VIGIL Network: Questions for Lord Ashcroft

Just under a year ago I noted the disappearance of the website of the VIGIL Network, a self-styled freelance intelligence gathering outfit which supposedly existed to expose Islamic extremism and terror threats. In late 2006 VIGIL had provided material for a BBC Newsnight article, featuring both its director, Dominic Wightman (using his “Dominic Whiteman” spelling) and Glen Jenvey. At the time I thought VIGIL was rather strange, and I wrote a posting expressing some concerns here. The VIGIL website was launched in mid-2007, as I blogged here.

So why did VIGIL disappear? Wightman has released an audio on YouTube (supposedly via a Venezuela-based lawyer posting from Costa Rica) and an article on his website in which he claims that the idea was flawed and that some of his collaborators wanted “more cash than the project could afford”. However, this explanation was only put forward a couple of months ago, after SpinWatch found documents showing that Wightman had declared bankruptcy after being sued by a VIGIL ex-employee – and that he had other business creditors besides. In an email to me early this year, Wightman explained that he had moved his assets and was planning to become bankrupt so that he could write freely about Islamic extremists without fear of being sued for libel; when the truth was revealed, he told me that his employee did not deserve payment and he would “never have paid her”. On his website, he also subjects this former employee to personal abuse.

(I have described my dealings with Wightman throughout this year here and here; he provided Tim Ireland and me with audio evidence proving that Glen Jenvey had concocted the bogus “Terror Target Sugar” Sun headline, but he also wanted to manipulate us into writing about another person from VIGIL against whom he has a grudge, and he tried to hoist on us a bogus document for that purpose. After the truth was discovered, Wightman claimed that his lies to us were justified in order to “expose” our supposed links to Muslim extremists.)

However, other documents show that during the time this employee worked for VIGIL, he had explained to her that payment was not forthcoming because promised donations had not arrived. Who had supposedly made these promises? Details are vague, but apparently Wightman claimed to have had a meeting with none other than Lord Ashcroft. This is not outside the realms of probability: Wightman has enjoyed a high-profile political endorsement from Patrick Mercer MP (currently Chairman of the House of Commons Sub-Committee on Counter-Terrorism), and in the wake of the Newsnight piece they posed together for photographs outside New Scotland Yard.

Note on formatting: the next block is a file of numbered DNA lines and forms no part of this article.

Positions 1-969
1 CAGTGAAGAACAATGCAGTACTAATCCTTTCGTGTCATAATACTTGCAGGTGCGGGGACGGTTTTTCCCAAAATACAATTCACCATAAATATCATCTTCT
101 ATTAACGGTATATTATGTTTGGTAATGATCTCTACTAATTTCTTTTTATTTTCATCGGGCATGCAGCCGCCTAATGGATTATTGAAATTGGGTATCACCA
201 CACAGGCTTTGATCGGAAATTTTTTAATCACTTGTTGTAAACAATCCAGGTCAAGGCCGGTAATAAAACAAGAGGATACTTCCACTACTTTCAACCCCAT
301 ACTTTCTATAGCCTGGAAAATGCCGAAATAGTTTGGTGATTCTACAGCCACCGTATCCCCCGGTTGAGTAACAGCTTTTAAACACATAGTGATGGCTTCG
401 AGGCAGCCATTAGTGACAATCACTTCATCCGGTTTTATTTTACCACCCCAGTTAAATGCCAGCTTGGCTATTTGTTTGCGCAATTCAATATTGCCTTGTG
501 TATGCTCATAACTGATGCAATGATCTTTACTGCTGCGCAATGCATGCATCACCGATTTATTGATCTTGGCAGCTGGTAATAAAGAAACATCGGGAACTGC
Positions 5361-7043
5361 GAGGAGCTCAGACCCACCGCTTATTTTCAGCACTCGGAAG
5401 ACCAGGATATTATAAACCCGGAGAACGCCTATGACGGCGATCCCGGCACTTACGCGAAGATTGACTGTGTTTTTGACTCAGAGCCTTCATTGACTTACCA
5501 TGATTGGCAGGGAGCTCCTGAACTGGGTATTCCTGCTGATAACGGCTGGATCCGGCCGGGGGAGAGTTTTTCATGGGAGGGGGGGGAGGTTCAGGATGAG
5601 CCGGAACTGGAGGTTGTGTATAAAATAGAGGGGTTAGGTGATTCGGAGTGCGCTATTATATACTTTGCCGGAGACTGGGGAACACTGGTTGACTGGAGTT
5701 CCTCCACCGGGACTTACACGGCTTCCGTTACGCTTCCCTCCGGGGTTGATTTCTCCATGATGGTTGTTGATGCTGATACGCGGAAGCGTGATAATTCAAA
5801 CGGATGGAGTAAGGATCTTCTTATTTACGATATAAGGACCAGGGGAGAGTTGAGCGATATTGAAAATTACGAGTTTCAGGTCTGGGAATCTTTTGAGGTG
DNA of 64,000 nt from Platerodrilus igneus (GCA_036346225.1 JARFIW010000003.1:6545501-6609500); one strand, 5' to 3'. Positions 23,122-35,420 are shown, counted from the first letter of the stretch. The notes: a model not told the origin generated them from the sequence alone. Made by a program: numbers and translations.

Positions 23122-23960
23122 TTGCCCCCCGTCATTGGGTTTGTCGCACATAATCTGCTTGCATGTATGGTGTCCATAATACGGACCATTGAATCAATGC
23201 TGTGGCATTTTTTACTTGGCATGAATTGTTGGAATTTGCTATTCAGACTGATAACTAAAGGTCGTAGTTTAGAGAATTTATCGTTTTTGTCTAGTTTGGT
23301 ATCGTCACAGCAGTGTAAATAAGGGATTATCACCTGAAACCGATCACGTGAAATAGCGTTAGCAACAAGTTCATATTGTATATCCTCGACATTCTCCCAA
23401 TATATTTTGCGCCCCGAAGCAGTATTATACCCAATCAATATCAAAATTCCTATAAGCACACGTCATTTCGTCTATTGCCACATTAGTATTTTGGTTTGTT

Lord Ashcroft is of course a very busy person who has a lot on his plate just now, but he also has staff to deal with enquiries. However, the question of whether Ashcroft indeed agreed to help with VIGIL is not one that they have been minded to answer. Tim has therefore made the relevant questions public:

1 – Wightman claimed in July 2006 that he was in contact with your PA at the time to arrange a meeting with you personally in London*. Is this claim true?

[*If your diaries and records let you down, you can always check your passport, as you may have been out of the country at the time.]

2 – Wightman also claimed that this meeting was arranged specifically to discuss funding for VIGIL. Is this claim true?

3 – Wightman went on to claim that the meeting took place, as scheduled, on Thursday 20 July, 2006. Is this claim true?

4 – Wightman also maintained that he left that meeting with a generous promise of funding. (He described the result as being beyond his expectations**.) Is this claim true?

[**The exceeded expectations he told others of may have referred to some small amount of funding where none was expected, or funding on a faster timetable than expected, rather than any amount beyond his known expectations (which were, early in VIGIL’s history, as high as £250,000) if, indeed, there was any truth to this claim at all.]

5 – Wightman then claimed that he went on to collect a cheque within 10 days of that meeting, implying heavily that it had come from you or your organisation. Is this claim true?

6 – Wightman went on to claim that subsequent delays in accessing the funds were the result of his/your wish to handle these funds discreetly through offshore trusts. Is this claim true?

UPDATE (June 2013): Ashcroft has momentarily engaged with the subject via Twitter:

Richard Bartholomew ‏@Barthsnotes 1 Jun
@LordAshcroft Patrick Mercer worked closely with a group called the “VIGIL Network”. VIGIL’s director claimed to have links to you. Comment?
1:24 PM – 1 Jun 13

Lord Ashcroft ‏@LordAshcroft 1 Jun
@Barthsnotes Tosh
1:36 PM – 1 Jun 13

One Response

  1. […] severed contact, Mercer sees no need to explain why or to put the record straight. Lord Ashcroft is not interested in explaining his association, […]

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